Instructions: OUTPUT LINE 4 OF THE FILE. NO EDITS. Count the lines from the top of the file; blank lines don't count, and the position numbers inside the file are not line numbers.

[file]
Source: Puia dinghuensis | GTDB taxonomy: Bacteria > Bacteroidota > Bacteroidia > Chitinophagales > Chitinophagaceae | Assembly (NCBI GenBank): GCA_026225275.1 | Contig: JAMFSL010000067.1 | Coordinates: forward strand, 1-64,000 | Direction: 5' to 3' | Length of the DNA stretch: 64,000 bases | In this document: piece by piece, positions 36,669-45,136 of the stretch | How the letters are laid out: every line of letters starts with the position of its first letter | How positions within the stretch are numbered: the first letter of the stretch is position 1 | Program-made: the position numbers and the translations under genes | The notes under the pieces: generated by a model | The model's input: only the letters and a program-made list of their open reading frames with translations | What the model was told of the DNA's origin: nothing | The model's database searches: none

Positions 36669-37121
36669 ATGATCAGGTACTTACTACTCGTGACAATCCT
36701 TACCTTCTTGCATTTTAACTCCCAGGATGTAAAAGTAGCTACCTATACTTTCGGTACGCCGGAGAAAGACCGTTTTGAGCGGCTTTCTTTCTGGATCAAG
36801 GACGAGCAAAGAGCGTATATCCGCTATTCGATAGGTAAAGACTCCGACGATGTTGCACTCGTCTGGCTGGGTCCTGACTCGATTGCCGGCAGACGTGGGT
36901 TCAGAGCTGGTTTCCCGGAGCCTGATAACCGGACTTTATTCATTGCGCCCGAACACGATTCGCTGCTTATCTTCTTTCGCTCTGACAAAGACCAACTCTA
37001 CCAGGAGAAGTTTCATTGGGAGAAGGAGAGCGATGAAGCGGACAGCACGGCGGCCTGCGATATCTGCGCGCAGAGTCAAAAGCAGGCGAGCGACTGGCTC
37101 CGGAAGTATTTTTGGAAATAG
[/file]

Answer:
36701 TACCTTCTTGCATTTTAACTCCCAGGATGTAAAAGTAGCTACCTATACTTTCGGTACGCCGGAGAAAGACCGTTTTGAGCGGCTTTCTTTCTGGATCAAG